How Baking, Cooking & Other Daily Activities Help Promote Happiness and Alleviate Depression and Anxiety

Image by Beth MacKen­zie, via Flickr Com­mons

Most healthy peo­ple prac­tice at least some form of what we call these days “self-care,” whether it be yoga, med­i­ta­tion, run­ning, writ­ing, art, music, ther­a­py, col­or­ing books, or what-have-you. And if you’re func­tion­ing tol­er­a­bly well in the mad­ness of our times, you’re prob­a­bly dip­ping reg­u­lar­ly into the well of at least one restora­tive dis­ci­pline, in addi­tion to what­ev­er larg­er beliefs you may hold.

But per­haps you feel at loose ends—unable to find the time or mon­ey for yoga class­es or paint­ing, feel­ing too rest­less to sit motion­less for half an hour or more a day.… The activ­i­ties that sus­tain our psy­ches should not feel unat­tain­able. One need not be a yogi, Zen monk, marathon­er, or Impres­sion­ist to find reg­u­lar ful­fil­ment in life. Per­haps reg­u­lar, ordi­nary activ­i­ties have the pow­er to make us just as hap­py.

Recent research sug­gests that tasks such as “knit­ting, cro­chet­ing and jam-mak­ing” can “work won­ders for well­be­ing,” writes Tom Ough at The Tele­graph, as can oth­er cre­ative prac­tices like “cook­ing, bak­ing, per­form­ing music, paint­ing, draw­ing, sketch­ing, dig­i­tal design and cre­ative writ­ing.” All may have pro­found effects on emo­tion­al health. This list might expand indef­i­nite­ly to include any hands-on activ­i­ty with mea­sur­able results, from wood­work­ing to bee­keep­ing.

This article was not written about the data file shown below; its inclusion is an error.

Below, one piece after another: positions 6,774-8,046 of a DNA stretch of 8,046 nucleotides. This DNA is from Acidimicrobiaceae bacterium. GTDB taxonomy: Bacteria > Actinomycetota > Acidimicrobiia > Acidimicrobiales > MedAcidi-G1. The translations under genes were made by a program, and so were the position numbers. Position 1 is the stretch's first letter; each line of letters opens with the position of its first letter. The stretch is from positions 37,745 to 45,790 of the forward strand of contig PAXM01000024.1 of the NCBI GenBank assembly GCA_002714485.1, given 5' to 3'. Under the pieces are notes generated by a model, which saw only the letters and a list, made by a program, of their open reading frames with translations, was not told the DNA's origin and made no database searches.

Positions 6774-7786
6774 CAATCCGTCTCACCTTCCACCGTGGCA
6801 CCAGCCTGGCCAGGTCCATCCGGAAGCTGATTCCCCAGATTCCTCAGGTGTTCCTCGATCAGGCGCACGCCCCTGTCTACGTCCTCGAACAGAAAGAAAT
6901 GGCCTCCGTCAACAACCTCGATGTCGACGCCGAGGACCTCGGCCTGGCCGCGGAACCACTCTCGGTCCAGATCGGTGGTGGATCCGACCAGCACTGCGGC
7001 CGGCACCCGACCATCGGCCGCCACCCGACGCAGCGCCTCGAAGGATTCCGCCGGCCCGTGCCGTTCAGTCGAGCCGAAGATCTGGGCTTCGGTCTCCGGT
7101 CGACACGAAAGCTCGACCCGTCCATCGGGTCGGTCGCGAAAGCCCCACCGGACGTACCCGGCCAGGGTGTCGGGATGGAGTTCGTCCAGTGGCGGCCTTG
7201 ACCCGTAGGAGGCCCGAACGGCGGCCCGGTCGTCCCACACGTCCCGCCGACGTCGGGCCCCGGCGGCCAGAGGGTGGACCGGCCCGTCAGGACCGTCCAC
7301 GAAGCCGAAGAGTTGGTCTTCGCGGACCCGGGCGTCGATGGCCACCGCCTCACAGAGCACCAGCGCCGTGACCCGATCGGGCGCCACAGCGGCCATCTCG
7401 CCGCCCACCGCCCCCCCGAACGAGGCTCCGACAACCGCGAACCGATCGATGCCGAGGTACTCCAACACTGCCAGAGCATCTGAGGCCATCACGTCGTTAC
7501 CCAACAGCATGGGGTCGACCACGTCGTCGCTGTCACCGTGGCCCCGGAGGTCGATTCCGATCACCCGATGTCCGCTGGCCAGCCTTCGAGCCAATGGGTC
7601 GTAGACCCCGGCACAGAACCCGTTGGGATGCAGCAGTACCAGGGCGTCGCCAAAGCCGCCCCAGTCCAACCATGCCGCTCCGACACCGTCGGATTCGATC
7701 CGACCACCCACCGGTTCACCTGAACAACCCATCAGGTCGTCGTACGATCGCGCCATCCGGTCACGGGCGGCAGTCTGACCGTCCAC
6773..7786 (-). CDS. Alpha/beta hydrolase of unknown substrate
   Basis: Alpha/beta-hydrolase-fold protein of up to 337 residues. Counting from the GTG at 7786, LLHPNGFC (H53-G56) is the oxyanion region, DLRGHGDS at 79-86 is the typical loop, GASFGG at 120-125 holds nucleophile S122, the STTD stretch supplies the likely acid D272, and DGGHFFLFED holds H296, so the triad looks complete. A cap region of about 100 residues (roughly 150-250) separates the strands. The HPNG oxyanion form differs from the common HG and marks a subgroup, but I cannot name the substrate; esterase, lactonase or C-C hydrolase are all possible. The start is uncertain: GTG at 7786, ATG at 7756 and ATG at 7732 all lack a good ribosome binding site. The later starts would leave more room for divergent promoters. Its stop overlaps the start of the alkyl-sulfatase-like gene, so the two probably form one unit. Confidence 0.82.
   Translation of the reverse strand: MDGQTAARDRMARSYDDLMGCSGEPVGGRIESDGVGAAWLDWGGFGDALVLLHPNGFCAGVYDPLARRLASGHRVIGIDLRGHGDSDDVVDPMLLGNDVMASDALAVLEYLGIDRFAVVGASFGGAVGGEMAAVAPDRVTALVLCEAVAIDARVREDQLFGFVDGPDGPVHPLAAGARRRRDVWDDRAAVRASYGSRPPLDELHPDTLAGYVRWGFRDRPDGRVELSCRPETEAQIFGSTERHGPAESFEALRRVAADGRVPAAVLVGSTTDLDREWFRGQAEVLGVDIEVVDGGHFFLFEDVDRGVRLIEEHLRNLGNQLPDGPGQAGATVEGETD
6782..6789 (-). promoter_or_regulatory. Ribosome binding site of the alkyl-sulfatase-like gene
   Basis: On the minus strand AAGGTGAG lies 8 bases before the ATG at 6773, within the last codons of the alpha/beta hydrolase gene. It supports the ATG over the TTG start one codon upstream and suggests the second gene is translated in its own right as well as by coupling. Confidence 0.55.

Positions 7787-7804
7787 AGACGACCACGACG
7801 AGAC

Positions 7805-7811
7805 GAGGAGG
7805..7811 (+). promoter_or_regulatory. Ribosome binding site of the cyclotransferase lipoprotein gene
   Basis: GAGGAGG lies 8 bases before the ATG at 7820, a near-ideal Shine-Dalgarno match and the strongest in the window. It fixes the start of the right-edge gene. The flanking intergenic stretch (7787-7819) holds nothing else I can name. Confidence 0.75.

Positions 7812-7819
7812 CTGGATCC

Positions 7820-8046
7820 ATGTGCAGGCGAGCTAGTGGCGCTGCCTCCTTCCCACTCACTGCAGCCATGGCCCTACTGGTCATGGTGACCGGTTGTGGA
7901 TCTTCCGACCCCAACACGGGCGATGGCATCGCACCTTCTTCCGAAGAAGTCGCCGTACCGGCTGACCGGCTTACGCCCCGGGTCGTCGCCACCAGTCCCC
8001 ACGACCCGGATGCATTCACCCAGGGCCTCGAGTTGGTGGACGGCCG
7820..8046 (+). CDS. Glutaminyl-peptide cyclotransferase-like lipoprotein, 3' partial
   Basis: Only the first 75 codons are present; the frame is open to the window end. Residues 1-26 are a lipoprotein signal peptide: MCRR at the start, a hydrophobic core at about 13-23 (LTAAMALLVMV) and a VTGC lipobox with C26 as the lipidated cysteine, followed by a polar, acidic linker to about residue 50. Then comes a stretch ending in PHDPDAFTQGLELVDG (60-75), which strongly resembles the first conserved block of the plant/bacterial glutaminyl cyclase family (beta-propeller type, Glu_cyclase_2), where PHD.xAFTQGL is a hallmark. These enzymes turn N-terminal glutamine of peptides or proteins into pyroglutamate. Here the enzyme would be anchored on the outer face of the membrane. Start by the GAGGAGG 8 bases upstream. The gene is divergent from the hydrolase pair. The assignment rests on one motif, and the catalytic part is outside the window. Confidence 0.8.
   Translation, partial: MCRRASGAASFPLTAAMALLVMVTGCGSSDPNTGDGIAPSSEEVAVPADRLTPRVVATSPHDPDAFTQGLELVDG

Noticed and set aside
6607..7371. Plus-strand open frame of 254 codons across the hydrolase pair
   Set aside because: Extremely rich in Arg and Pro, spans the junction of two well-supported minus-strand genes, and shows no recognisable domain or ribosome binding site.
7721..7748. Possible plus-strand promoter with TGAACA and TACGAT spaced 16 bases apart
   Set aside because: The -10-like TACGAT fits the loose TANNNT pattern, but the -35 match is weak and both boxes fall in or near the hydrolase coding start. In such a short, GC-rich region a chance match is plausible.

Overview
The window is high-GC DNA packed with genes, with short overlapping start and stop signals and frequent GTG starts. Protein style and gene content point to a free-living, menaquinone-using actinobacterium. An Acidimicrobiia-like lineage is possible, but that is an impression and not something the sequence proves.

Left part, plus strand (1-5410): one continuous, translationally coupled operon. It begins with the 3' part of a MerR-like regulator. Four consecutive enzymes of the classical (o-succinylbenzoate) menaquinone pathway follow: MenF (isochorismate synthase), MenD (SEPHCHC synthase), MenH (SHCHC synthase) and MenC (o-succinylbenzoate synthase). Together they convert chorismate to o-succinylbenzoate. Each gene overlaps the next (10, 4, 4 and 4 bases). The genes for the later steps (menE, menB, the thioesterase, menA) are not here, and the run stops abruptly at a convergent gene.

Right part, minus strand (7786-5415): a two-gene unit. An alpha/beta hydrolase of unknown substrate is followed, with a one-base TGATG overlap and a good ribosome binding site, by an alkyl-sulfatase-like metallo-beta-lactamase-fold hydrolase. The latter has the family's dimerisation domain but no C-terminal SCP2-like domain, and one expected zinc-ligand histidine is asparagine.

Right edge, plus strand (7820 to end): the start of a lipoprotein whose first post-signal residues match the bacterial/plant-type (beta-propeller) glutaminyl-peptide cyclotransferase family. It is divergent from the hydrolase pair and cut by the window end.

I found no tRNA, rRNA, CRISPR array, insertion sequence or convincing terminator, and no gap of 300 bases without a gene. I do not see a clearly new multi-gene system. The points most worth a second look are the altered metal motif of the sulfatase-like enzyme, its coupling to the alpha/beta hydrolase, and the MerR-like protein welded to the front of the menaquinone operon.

A 2016 study of 658 stu­dents at New Zealand’s Ota­go Uni­ver­si­ty found that engag­ing in small cre­ative pur­suits on a dai­ly basis pro­duces enthu­si­asm and feel­ings of “flourishing”—“a men­tal health term describ­ing hap­pi­ness and mean­ing.” The results of, say, mak­ing a loaf of bread or a scarf, don’t sim­ply ben­e­fit us in the moment, but car­ry over into the future. As the study’s lead author Tam­lin Con­nor notes, “engag­ing in cre­ative behav­iour leads to increas­es in well-being the next day, and this increased well-being is like­ly to facil­i­tate cre­ative activ­i­ty on the same day.”